Tag Archive for 'Lehman Brothers'


GREENWICH, Conn… Nov. 16…Greenwich was once considered the wealthiest community in the US. But yesterday morning its residents awoke to a depressingly familiar sight.

Foreclosure auctioneer Edgar Jaeckel was leading a convoy of vans and five tons trucks up the half mile wooded driveway of an abandoned mansion on Hettiefred Road.

An elderly gentleman in a Norfolk jacket with an Irish setter heeling at his side, stroked his salt-and-pepper mustache as ferret-eyed liquidators, antique scouts, rug merchants, used furniture dealers and junk men marched in and out with the leavings of a humbled fortune.

“The looters are entering the temple,” he said. “It’s the sack of Rome, the burning of Atlanta, a giant redwood crashing in the forest, the storming of the Winter Palace…” Bereft of metaphor he burst into tears and jumped aside as a pick up truck loaded with Queen Anne chairs, screeched out of the driveway, its driver hooting with glee.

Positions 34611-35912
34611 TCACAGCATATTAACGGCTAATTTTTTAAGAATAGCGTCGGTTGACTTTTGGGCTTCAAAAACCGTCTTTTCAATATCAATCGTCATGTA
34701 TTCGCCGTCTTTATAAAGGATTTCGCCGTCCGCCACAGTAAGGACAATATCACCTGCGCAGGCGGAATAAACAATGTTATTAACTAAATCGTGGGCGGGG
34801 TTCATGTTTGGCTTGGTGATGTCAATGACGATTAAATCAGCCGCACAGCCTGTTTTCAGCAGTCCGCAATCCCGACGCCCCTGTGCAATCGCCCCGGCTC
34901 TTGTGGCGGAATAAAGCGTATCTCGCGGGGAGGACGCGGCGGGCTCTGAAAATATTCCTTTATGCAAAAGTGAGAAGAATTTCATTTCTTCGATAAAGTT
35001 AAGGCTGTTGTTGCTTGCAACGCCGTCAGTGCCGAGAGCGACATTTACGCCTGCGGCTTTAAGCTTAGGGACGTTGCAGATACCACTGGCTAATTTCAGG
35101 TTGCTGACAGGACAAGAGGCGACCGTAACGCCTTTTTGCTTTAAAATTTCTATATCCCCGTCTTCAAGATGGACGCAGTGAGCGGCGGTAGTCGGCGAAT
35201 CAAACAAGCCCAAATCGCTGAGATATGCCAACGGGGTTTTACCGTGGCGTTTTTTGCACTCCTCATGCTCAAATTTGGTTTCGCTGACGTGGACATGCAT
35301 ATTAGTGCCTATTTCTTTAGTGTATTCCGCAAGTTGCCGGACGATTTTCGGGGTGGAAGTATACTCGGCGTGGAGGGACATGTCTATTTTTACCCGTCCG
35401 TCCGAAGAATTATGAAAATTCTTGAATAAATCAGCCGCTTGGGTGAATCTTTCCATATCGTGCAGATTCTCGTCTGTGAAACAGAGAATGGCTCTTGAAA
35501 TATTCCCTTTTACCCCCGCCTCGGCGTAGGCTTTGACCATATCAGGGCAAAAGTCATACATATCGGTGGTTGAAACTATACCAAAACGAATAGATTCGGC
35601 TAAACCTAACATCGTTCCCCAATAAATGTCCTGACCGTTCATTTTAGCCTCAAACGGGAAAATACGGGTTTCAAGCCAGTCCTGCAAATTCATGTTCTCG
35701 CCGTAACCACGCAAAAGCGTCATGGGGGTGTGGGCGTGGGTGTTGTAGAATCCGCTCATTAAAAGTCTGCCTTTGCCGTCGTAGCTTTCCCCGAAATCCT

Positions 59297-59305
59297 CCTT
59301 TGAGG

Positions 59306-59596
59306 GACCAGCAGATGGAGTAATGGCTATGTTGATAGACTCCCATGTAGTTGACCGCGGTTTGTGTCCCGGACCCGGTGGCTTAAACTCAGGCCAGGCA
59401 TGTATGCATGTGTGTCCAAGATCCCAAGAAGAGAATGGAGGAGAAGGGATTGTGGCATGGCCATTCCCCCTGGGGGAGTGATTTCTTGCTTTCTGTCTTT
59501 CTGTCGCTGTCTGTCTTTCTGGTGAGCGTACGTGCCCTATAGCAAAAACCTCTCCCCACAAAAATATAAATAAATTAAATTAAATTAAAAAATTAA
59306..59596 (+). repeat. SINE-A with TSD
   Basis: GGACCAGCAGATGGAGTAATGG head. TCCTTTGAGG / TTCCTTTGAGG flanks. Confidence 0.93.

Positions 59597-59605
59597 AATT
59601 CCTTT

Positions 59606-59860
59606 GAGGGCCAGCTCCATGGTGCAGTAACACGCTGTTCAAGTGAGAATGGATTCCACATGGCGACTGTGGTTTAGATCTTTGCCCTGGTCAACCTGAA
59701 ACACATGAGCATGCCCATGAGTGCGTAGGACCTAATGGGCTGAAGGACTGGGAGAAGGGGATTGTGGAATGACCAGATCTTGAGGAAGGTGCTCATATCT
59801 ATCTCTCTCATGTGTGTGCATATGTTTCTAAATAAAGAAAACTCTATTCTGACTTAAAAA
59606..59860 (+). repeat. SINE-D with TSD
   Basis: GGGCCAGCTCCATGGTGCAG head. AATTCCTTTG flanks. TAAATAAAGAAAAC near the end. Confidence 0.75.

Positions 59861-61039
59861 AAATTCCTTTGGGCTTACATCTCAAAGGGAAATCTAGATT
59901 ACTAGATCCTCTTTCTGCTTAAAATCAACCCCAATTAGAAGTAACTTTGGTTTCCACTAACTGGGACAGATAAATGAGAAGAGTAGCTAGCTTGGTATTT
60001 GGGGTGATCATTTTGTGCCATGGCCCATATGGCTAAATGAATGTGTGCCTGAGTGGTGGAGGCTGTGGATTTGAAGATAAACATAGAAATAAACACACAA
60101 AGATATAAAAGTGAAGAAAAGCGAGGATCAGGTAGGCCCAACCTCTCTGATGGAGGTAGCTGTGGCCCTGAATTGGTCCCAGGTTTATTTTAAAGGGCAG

Located on a fifteen mile swatch of suburban Connecticut known as the “Gold Coast,” Greenwich has been devastated by the financial crisis. There have been 34 foreclosures since January of ’08. Scores of homes are in delinquency as owners sell off family treasures just to make the mortgage. Children have been pulled out of boarding school, domestic help laid off. Gourmet shops and wine merchants are shuttering.

The deposed plutocrats are suddenly afflicted with a firesale mentality. Former Lehman CEO Richard Fuld sold off a a chunk of his art collection for a paltry $13.5 million last week. High end real estate, Old Masters, jewelry, yachts, furs and luxury playthings are going for ten cents on the dollar.

Somebody is buying cheap and holding to sell dear.

“Call them scavengers, parasites, bottom feeders, hustlers, they are participating in the greatest redistribution of wealth this country has ever seen,” says Efraim Durg.